There is a change in LOG_SESSIONS=2 with 8.5.1 that now includes IP address in the logging of user sessions. Why might this be significant? Well let’s say a user calls days after the fact and wants some assistance with an issue – you will now be able to identify the IP address of the Notes workstation that they were using at the time. IP address has been available for IMAP sessions, but was not included for Notes client connections. Additionally, your auditors might also find this setting to be of use in the course of an investigation. And we know we like to keep auditors happy! So if you’re running 8.5.1, be sure to take advantage of this setting!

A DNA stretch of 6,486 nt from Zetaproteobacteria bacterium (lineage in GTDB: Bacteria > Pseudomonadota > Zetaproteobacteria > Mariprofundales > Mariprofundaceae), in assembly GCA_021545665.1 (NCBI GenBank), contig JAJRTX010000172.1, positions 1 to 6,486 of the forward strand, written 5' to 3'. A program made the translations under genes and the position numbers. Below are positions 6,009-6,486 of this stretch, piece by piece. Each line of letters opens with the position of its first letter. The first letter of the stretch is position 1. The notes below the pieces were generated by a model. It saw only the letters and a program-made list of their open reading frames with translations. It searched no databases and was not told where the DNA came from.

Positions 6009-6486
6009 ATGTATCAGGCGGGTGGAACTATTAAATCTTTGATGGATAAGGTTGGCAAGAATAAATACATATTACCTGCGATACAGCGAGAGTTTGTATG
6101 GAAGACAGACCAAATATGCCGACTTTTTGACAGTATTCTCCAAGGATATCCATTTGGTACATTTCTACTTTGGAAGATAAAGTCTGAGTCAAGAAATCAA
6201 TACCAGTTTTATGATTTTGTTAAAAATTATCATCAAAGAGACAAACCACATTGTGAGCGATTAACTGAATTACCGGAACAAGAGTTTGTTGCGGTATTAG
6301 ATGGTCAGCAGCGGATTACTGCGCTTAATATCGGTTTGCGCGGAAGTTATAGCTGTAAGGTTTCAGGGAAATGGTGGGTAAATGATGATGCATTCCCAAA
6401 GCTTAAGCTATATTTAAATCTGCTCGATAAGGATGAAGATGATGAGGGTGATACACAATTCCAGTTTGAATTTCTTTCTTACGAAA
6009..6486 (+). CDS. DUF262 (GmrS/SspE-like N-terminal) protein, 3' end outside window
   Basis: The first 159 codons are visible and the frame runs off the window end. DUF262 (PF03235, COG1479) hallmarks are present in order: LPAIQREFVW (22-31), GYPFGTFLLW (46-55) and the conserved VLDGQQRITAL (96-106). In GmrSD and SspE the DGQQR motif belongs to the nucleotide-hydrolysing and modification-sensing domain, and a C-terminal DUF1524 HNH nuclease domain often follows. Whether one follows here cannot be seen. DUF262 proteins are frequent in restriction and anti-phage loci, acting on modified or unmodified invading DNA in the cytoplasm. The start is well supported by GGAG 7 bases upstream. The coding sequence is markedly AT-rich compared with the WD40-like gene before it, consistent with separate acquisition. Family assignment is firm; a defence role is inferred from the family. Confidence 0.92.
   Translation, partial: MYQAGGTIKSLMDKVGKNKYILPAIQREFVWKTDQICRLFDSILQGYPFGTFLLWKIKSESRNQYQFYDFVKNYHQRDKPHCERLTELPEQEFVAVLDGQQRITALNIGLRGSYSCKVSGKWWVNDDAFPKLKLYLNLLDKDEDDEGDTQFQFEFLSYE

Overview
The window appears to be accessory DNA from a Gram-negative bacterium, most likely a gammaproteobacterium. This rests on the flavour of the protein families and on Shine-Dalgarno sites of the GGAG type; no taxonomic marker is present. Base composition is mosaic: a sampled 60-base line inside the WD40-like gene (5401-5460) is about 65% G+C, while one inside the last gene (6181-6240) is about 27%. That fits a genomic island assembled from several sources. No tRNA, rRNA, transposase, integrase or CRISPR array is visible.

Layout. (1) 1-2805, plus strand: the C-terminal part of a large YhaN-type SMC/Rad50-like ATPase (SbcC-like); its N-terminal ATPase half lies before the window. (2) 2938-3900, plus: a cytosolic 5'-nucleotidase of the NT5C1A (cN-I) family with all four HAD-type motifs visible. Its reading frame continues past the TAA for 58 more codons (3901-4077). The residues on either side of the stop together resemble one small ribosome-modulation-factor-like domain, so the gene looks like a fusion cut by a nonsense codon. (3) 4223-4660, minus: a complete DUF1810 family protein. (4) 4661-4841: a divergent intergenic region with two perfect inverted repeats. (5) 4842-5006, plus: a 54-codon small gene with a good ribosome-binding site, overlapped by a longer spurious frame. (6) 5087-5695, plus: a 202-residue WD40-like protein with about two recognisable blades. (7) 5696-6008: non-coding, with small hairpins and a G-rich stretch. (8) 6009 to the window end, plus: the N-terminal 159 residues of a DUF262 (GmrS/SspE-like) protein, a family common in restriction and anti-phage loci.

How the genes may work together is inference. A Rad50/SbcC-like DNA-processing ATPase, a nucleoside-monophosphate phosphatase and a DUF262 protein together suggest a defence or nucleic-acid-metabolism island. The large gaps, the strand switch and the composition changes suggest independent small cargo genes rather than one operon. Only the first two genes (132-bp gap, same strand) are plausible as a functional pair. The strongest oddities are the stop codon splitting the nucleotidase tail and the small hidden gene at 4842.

Opened session for ‘Imaadmin/LovesDomino’ (Release 8.5.1) SessId 00090AC2 Ip ‘999.9.999.i999’ ‘Auth’ ‘C’
With the exciting news about Notes/Domino 8.5.1 going gold on Monday October 12th, don’t forget that with 8.5.1 you’re now entitled to Tivoli Directory Integrator V.7!
TDI can be found in the “Associated Products at No Charge” section of your Passport downloads. And remember you may use TDI as long as a Domino or Notes process is part of a TDI assembly line.
TDI 7 features a new interface and is loaded with additional features. Be sure to visit the Tivoli Directory Integrator Version 7 Information Center for more details!
We’ve seen a lot of numbers lately including how many of the Fortune 100 companies are using Notes/Domino. And I for one am thrilled to see all the press. But, what I’d really like to see are those same rankings for universities.